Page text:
Letter To The Editor: January 2010
In the September 2009 issue of Sanitary Maintenance, the article "Throwing In the (Paper) Towel" mentioned the advantages of hand dryers, when compared with paper, from environmental and economic perspectives. However, these perspectives do not consider the primary function of hand drying, which is hand hygiene. Hand hygiene is considered to be the most effective measure to prevent microbial pathogen cross-contamination and health care-associated infections.
Why is hand drying so important? Because it complements the other side of hand hygiene — hand washing — by ensuring that touch-contact-associated cross-contamination is reduced to a minimum. Residual moisture left on not properly washed and dried hands is the single most determinant factor for hand hygiene. For instance, about 60,400 bacteria are being transferred to the skin of a person being touched with damp hands.
Although, there have been contradictions in literature, the majority of the studies conducted under realistic conditions showed that the use of paper towel is the best drying method to minimize the spreading of bacteria, compared to warm and jet air dryers. Bacteria are transferred from wet hands to the paper towel, which reduces the number of remaining bacteria on our hands.
Some studies reported there are no significant differences between paper towel and warm air dryers. Interestingly, only one study showed that warm air dryer is better than paper hand towels.
Warm and jet air dryers have the potential for depositing pathogenic bacteria onto the hands and body as well as projecting them into the surrounding environment. In 2007, an extensive review of hand dryers design reported that the average air temperature and cycle time were insufficient to kill bacteria.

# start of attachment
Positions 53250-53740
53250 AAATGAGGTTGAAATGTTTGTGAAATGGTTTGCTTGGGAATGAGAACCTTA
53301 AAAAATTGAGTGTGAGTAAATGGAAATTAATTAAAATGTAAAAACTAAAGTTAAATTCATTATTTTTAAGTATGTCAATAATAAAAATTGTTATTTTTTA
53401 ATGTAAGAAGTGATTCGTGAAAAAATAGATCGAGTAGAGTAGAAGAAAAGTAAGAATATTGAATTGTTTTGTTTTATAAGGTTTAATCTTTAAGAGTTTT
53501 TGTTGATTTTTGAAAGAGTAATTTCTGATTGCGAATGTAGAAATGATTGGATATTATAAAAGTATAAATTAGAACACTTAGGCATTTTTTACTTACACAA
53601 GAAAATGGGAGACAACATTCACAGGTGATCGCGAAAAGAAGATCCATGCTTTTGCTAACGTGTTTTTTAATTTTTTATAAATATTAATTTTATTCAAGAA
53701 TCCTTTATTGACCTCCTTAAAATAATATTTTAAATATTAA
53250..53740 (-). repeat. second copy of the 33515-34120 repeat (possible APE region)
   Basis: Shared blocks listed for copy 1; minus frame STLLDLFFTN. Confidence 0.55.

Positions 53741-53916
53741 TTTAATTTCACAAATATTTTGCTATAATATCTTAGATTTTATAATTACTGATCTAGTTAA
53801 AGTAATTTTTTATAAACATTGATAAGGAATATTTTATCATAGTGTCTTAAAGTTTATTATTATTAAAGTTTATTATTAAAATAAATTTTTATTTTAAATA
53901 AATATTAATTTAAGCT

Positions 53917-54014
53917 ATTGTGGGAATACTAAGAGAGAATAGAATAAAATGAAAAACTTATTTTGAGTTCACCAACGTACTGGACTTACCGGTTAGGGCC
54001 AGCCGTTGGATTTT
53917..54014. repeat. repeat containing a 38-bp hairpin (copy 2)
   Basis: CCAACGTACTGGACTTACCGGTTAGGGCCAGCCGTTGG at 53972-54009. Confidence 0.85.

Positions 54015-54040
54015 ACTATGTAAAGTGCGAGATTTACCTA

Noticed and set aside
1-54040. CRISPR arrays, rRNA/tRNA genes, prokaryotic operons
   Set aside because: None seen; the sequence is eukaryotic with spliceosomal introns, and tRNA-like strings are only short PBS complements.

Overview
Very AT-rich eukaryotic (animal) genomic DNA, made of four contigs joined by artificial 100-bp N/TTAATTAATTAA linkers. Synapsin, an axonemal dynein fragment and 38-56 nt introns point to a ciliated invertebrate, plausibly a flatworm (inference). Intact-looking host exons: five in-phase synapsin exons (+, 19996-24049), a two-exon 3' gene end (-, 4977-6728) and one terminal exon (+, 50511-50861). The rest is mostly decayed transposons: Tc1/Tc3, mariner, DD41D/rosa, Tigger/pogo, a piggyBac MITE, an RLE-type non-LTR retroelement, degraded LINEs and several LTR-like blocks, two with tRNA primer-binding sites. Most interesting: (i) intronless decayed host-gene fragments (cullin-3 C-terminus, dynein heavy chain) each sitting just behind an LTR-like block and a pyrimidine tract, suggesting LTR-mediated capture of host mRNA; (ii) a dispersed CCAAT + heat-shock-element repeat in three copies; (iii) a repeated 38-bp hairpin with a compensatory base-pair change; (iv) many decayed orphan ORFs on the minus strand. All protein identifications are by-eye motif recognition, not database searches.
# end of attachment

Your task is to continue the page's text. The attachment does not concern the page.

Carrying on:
Additionally, people's hand hygiene practices in public washrooms must be considered. A survey of hand hygiene practices, conducted on a residential college campus indicates that 33 percent do not dry their hands after washing. When people are in a hurry, they rarely use warm air dryers long enough to ensure sufficient dryness and often complete the process by wiping their hands on clothing!
To prevent the transmission of illnesses in health care facilities, the World Health Organization (WHO) and Centers for Disease Control and Prevention (CDC) recommend that hands be thoroughly dried using a single use towel.
In summary, from the hand hygiene perspective (primary function), the use of paper hand towels is an excellent drying method to minimize the propagation of pathogenic microorganisms, and a majority of studies show that a paper towel is a more reliable method to meet this primary function.
Roger Gaudreault, Ph.D., General Director of R&D, Cascades Inc., Kingsey Falls, Québec, Canada
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